Direction Of The Esophagus

Sources: A Manual Of Peroral Endoscopy And Laryngeal Surgery

The esophagus enters the chest in a

decidedly backward as well as downward direction, parallel to that of

the trachea, following the curves of the cervical and upper dorsal

spine. Below the left bronchus the esophagus turns forward, passing

through the hiatus in the diaphragm anterior to and to the left of the

aorta. The lower third of the esophagus in addition to its anterior

curvature turns strongly to the left, so that an esophagoscope

inserted from the right angle of the mouth, when introduced into the

stomach, points in the direction of the anterior superior spine of the

left ileum.

It is necessary to keep this general course constantly in mind in all

cases of esophagoscopy, but particularly in those cases in which there

is marked dilatation of the esophagus following spasm at the diaphragm

level. In such cases the aid of this knowledge of direction will

greatly simplify the finding of the hiatus esophageus in the floor of

the dilatation.

The extrinsic or transmitted movements of the esophagus are

respiratory and pulsatory, and to a slight extent, bechic. The

respiratory movements consist in a dilatation or opening up of the

thoracic esophageal lumen during inspiration, due to the negative

intrathoracic pressure. The normal pulsatory movements are due to the

pulsatile pressure of the aorta, found at the 4th thoracic vertebra

(24 cm. from the upper teeth in the adult), and of the heart itself,

most markedly felt at the level of the 7th and 8th thoracic vertebrae

(about 30 cm. from the upper teeth in adults). As the distances of all

the narrowings vary with age, it is useful to frame and hang up for

reference a copy of the chart (Fig. 46).

The intrinsic movements of the esophagus are involuntary muscular

contractions, as in deglutition and regurgitation; spasmodic, the

latter usually having some pathologic cause; and tonic, as the normal

hiatal closure, in the author's opinion may be considered. Swallowing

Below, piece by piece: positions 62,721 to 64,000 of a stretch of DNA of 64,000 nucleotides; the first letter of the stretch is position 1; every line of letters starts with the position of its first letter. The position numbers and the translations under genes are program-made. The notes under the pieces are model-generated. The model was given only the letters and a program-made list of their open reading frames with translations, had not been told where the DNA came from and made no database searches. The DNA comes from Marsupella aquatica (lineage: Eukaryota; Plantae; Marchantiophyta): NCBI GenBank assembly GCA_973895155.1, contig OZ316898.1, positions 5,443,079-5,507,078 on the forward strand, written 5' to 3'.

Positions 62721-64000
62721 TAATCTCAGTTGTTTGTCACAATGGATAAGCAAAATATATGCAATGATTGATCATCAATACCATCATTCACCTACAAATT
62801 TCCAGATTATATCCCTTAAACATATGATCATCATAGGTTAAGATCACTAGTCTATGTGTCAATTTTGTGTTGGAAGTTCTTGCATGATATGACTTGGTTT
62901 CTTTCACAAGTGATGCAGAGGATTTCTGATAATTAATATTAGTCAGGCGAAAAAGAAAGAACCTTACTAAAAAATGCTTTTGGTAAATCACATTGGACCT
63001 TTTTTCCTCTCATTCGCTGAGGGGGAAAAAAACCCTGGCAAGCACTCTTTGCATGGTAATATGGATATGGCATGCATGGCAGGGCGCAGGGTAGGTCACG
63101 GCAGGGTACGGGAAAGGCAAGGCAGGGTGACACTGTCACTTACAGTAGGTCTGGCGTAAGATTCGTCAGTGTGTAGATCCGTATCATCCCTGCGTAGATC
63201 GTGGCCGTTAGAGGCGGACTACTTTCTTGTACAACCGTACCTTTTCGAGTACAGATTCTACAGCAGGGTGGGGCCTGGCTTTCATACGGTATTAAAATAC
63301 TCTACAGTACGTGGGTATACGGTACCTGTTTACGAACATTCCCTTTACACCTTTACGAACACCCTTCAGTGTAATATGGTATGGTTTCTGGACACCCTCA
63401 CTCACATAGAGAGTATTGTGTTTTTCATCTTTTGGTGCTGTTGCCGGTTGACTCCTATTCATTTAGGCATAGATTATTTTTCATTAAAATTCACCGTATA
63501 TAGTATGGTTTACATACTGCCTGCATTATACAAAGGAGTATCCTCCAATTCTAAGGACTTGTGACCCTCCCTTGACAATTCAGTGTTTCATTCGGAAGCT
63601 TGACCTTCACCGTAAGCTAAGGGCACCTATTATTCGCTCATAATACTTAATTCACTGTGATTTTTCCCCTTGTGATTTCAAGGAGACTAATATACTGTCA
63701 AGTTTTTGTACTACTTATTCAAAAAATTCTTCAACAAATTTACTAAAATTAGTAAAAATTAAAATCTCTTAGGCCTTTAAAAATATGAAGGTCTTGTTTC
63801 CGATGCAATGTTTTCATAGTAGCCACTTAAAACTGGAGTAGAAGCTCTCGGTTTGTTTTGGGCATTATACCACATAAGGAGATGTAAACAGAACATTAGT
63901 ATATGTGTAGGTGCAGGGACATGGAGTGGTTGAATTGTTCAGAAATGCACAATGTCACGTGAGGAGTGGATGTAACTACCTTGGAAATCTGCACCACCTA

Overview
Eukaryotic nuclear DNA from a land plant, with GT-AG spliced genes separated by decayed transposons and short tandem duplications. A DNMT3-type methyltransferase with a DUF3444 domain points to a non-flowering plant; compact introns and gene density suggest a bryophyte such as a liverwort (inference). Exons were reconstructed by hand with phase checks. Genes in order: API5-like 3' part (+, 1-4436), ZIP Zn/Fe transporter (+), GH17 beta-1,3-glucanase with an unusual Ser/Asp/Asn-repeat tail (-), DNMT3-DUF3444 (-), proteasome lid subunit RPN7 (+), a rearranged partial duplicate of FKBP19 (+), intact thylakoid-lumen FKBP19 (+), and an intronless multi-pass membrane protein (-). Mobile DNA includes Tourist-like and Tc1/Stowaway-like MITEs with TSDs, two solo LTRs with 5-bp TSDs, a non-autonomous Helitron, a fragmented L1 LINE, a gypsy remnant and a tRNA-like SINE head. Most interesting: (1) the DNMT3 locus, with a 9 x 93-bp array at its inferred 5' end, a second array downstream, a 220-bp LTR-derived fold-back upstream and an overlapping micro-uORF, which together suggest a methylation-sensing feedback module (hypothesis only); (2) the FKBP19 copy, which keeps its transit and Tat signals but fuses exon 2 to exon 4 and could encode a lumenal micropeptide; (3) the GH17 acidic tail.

may be involuntary or voluntary. The constrictors are anatomically not

considered part of esophagus proper. When the constrictors voluntarily

deliver the bolus past the cricopharyngeal fold, the involuntary or

peristaltic contractions of the esophageal mural musculature carry the

bolus on downward. There is no sphincter at the cardiac end of the

esophagus. The site of spasmodic stenosis in the lower third, the

so-called cardiospasm, was first demonstrated by the author to be

located at the hiatus esophageus and the spasmodic contractions are of

the specialized muscle fibers there encircling the esophagus, and

might be termed phrenospasm, or hiatal esophagismus. Regurgitation

of food from the stomach is normally prevented by the hiatal muscular

diaphragmatic closure (called by the author the diaphragmatic

pinchcock) plus the kinking of the abdominal esophagus.

In the author's opinion there is no spasm in the disease called

cardiospasm. It is simply the failure of the diaphragmatic pinchcock

to open normally in the deglutitory cycle. A better name is functional

hiatal stenosis.

At retrograde esophagoscopy the cardia and abdominal esophagus do not

seem to exist. The top of the stomach seems to be closed by the

diaphragmatic pinchcock in the same way that the top of a bag is

closed by a puckering string.